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The Voice of the Deacon

| Posted: January 15, 2022

The role of a deacon in The Episcopal Church (TEC) is not always understood. To help clarify this for our readers, we talked with Tracie Middleton, President of the Association of Episcopal Deacons (AED), about what’s different and unique about the role of deacons in TEC. Here are some highlights from that conversation:

Tracie: Most Episcopalians know there are four orders of ministry in TEC: laypersons, deacons, priests, and bishops. What is not always known is that these orders have distinct contexts for living out their roles and ministries. Sometimes people think of the orders like rungs on a ladder, where moving from one order to another might be like getting a promotion. In recent decades, I think more people consider the orders as a mutually collaborative structure.

[EPF]: Would it be accurate to say that each order participates in the one mission and ministry of the Church and responds to God’s call to a distinct part of that mission and ministry?

Tracie: Yes, exactly.

[EPF]: And what is distinctive about the order of deacons – and about deacons’ preaching?

Tracie: I had the opportunity to reflect on this precise question at the preaching conference conducted by the Episcopal Preaching Foundation

(EPF) for the deacons of Province VIII held by Zoom on October 22-24, 2021. As I mulled over that word “distinctive,” my mind went to my ordination to the Diaconate, and those powerful words addressed to me: “You are to interpret to the Church the needs, hopes, and concerns of the world.” One thing is clear: as a deacon, I’m called to be a bridge between the Church and the world. Deacons help create access between the two; we help the world see and understand the Church better and help the Church see and understand the world better.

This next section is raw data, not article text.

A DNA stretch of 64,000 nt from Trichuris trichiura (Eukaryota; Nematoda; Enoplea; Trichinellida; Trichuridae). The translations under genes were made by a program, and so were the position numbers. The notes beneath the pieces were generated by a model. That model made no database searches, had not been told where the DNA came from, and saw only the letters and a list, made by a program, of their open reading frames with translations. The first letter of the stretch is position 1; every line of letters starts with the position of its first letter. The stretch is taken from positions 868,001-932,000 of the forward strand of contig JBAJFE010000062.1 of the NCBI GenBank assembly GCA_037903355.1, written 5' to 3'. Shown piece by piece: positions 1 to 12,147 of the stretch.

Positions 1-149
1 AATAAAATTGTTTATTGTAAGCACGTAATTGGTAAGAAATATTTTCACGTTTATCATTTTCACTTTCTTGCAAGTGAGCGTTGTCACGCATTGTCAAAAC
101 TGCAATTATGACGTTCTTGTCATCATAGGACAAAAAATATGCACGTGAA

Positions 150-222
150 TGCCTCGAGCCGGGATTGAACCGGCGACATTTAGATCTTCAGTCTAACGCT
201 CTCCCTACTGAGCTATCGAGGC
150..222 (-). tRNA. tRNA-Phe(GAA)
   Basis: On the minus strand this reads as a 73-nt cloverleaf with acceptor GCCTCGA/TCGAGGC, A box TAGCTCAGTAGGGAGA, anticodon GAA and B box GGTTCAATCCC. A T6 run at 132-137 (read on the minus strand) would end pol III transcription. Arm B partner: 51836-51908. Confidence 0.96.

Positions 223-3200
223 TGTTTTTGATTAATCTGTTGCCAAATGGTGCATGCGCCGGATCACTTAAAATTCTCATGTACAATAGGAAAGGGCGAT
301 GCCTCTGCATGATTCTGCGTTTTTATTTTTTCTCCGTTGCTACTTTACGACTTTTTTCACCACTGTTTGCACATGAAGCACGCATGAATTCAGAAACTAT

EPF: It sounds like part of what deacons do is connect their workplaces, their circles of friends, their communities, and the Church. And that makes the deacon into a doorway for sharing experiences, needs, aspirations, and hope.

Tracie: Yes, absolutely. At ordination, deacons are also told, “You are to make Christ and his redemptive love known, by your word and example, to those among whom you live, and work, and worship.” And, we are charged that “all times, your life and teaching are to show Christ’s people that in serving the helpless, they are serving Christ himself.”

EPF: How do these “charges” at the ordination of a deacon impact the way you preach? Do you, for instance, ask yourself, “How does my preaching reflect the distinctive voice of a deacon?”

Tracie: As I prepare a sermon, I think about questions like “What will be the focus of my message, how do I organize the text, what images do I use, am I conscious of the most effective delivery?” I also consider how best to bridge my world and the congregation by asking a question like, “Am I just telling them what I see, or am I inviting them to come and see with me?

EPF: Would you leave the reader of KERYGMA™ with a final thought you took away from the conference on what is distinctive in deacons’ preaching?

Tracie: My time at the preaching conference was wonderful. It encouraged me to celebrate the gifts deacons’ voices bring to the Church. I will just suggest that the next time your deacon is preaching, expect to hear a slightly different message about how our faith connects to what’s going on “Out There” and how we as a community can live up to the challenge to take the spirit of Christ into our daily lives.